Planner – Neil Crickmore (Southdowns Orienteers)  
Controller – Gordon Parker (South London Orienteers and Wayfarers).  

British Orienteering would like to thank all the officials and club volunteers from Southdowns Orienteers and South London Orienteers and Wayfarers for all their hard work and commitment over the last months. 

British Orienteering would also like to take this opportunity to wish members all the very best with their final preparations as they get set to navigate their way to Sussex to take part in the Relays.  Wishing you all a great orienteering experience!  


Final details are available here.

Tweet Thursday 21st June 2018

Morpeth Fair Weekend – British Mixed Sprint Relays and Morpeth Urban

Saturday 9th. June: British Mixed Sprint Relay - Pegswood, Morpeth, Northumberland
Sunday 10th June: Urban Races - Morpeth, Northumberland

Newcastle and Tyneside Orienteers pulled out all the stops, as a small club, to host a big weekend! The weather was warm and the rain held off until courses closed on Sunday. Orienteering clubs from Scotland to Cornwall were represented at the British Mixed Sprint Relays and Morpeth urban events.

Saturday (9 June) saw the British Mixed Sprint Relays in Pegswood, which were hotly contested by competitive teams. The event used a relatively small area, a combination of woodland on a reclaimed colliery waste heap and several housing complexes, therefore testing at least two discipline techniques. With bigger numbers of participants, the Open class, in particular, could produce even more entertaining head-to-head racing.

The open class started first so everyone could watch that before the other classes started. The mass starts, handovers and spectator control made the day fun to watch.

On Sunday (10 June), amid the bustle of Morpeth Fair and its parade including pipers and vintage cars, 7 different courses took orienteers all around the houses. Route choices began right from the start kite, causing speculation among participants waiting to start on the busier courses. There was a timed out section which was in place to cover any competitors reaching the crossing point at the same time as the parade was passing and a gap needed to be found. This was staffed by volunteers from Morpeth Lions.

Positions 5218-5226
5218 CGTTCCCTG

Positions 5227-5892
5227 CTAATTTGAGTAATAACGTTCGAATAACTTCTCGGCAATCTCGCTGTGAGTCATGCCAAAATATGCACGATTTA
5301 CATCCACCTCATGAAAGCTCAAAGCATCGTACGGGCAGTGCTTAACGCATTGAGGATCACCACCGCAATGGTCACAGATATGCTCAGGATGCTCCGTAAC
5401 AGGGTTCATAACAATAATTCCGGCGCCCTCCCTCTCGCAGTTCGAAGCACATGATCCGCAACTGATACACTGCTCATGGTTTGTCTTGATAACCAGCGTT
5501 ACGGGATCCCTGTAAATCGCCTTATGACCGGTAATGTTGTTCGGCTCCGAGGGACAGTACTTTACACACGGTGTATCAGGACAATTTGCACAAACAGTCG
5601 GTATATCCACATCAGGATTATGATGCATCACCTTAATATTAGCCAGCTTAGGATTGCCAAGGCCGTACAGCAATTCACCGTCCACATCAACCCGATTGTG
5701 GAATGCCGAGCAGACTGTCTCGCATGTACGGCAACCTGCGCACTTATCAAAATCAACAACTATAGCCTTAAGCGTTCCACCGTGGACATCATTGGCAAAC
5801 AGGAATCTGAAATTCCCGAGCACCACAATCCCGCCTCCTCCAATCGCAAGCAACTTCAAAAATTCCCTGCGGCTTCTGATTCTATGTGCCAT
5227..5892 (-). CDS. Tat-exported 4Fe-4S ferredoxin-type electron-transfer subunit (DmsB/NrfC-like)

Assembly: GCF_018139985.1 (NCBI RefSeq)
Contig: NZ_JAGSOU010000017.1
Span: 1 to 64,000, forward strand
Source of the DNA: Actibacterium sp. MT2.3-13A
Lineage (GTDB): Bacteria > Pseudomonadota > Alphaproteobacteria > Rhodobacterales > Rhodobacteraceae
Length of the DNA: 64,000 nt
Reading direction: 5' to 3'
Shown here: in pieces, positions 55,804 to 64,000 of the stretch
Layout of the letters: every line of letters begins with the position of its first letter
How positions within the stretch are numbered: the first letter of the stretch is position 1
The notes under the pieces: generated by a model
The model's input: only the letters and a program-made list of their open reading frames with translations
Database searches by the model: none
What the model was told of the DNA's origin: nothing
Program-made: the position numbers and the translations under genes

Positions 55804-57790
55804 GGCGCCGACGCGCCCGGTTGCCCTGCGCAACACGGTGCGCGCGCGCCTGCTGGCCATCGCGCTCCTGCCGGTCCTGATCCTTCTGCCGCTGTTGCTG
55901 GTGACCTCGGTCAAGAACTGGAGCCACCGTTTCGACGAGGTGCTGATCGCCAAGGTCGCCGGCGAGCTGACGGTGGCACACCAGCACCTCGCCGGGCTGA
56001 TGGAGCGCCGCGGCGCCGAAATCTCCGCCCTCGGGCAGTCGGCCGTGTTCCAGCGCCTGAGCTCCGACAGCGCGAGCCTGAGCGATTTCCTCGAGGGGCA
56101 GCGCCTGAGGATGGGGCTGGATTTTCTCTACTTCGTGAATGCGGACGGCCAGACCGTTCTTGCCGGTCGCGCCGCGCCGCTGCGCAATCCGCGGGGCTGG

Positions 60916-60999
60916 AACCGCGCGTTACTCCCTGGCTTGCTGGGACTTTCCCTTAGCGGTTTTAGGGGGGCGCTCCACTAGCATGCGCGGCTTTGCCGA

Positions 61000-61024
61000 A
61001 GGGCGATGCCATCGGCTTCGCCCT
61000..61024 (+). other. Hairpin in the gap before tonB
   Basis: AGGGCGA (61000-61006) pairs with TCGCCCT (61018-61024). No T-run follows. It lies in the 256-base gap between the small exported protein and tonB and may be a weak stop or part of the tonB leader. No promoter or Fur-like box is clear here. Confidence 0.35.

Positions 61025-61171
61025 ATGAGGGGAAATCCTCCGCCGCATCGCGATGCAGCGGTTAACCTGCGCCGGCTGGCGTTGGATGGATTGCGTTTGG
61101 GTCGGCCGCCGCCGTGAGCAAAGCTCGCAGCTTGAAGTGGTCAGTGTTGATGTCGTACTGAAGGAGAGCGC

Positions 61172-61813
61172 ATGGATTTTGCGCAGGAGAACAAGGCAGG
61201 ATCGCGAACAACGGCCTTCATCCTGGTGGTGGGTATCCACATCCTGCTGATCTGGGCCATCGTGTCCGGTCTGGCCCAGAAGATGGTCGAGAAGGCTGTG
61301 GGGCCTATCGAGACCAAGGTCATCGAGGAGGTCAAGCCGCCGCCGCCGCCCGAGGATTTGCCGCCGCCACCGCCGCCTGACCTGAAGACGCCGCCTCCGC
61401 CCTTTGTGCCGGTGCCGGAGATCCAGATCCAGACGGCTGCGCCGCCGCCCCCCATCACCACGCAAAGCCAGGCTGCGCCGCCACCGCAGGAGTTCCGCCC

Young juniors orienteered in the centrally located Carlisle Park, which also held a 1km ‘Come and Try it’ event. The longest four courses had a double-sided map with a surprise: turn over and head straight into the longest leg, taking orienteers diagonally across the map. Courses were a little longer than many urban races have been of late, so competitors could take in some new areas of Morpeth. It is a market town with an ornamental park and school grounds all set in a river valley, surrounded by modern housing estates.


Saturday 9th June: British Mixed Sprint Relay: 
Weekend Coordinator: John Crosby (NATO), Planner: Adrian Barnes (NATO), Organiser: James Boyd (NATO), Controller: Alan Cranke (CLOK)

Sunday 10th June: Urban Races: 
Weekend Coordinator: John Crosby (NATO), Planner: Adrian Barnes (NATO), Controller: Chris Mackenzie (CLOK)

British Orienteering would like to take this opportunity to especially thank the Weekend Coordinator John Crosby and officials and also volunteers from clubs who worked hard in putting on this great weekend of orienteering in the North East of England.

Results are available on Fabian4 website here.

For more information please visit the Newcastle and Tyneside Orienteers website here.

Tweet Friday 8th September 2017